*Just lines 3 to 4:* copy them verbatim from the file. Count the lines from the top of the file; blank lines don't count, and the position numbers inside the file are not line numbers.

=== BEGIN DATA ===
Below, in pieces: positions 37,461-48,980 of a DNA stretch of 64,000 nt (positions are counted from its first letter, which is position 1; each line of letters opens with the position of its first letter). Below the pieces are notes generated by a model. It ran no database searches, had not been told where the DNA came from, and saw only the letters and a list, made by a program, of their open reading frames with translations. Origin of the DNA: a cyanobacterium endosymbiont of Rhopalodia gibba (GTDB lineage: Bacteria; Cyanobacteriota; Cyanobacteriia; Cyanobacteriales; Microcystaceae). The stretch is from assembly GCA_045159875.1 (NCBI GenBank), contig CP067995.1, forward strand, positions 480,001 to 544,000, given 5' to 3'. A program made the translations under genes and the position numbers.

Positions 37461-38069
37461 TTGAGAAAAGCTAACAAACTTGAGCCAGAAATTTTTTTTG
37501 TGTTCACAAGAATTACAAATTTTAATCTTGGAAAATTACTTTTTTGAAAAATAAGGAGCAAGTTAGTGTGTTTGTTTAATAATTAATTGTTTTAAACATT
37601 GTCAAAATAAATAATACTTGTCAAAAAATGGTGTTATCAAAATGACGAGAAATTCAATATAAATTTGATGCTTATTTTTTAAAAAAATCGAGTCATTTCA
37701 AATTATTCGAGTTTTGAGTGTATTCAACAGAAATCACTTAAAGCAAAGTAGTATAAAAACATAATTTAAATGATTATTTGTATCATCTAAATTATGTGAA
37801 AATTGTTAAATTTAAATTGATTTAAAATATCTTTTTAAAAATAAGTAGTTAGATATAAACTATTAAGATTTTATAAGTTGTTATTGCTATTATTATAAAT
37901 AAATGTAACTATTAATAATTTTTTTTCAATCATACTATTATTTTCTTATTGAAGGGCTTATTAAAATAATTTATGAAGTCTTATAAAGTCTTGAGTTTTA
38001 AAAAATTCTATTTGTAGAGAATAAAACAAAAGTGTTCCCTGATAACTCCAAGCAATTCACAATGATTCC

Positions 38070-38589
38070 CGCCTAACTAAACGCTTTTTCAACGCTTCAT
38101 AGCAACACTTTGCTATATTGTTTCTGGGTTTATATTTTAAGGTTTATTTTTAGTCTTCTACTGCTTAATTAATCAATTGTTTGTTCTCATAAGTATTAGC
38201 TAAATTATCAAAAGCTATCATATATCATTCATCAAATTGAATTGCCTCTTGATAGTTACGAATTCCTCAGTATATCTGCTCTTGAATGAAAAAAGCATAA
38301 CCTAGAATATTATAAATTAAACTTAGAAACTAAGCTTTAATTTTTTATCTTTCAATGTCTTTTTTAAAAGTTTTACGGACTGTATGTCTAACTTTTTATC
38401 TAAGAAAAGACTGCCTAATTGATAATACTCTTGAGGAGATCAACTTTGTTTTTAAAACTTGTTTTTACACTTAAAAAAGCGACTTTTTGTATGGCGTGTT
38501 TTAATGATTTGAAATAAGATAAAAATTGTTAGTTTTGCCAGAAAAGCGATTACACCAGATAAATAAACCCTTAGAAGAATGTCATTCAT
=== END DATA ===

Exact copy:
37461 TTGAGAAAAGCTAACAAACTTGAGCCAGAAATTTTTTTTG
37501 TGTTCACAAGAATTACAAATTTTAATCTTGGAAAATTACTTTTTTGAAAAATAAGGAGCAAGTTAGTGTGTTTGTTTAATAATTAATTGTTTTAAACATT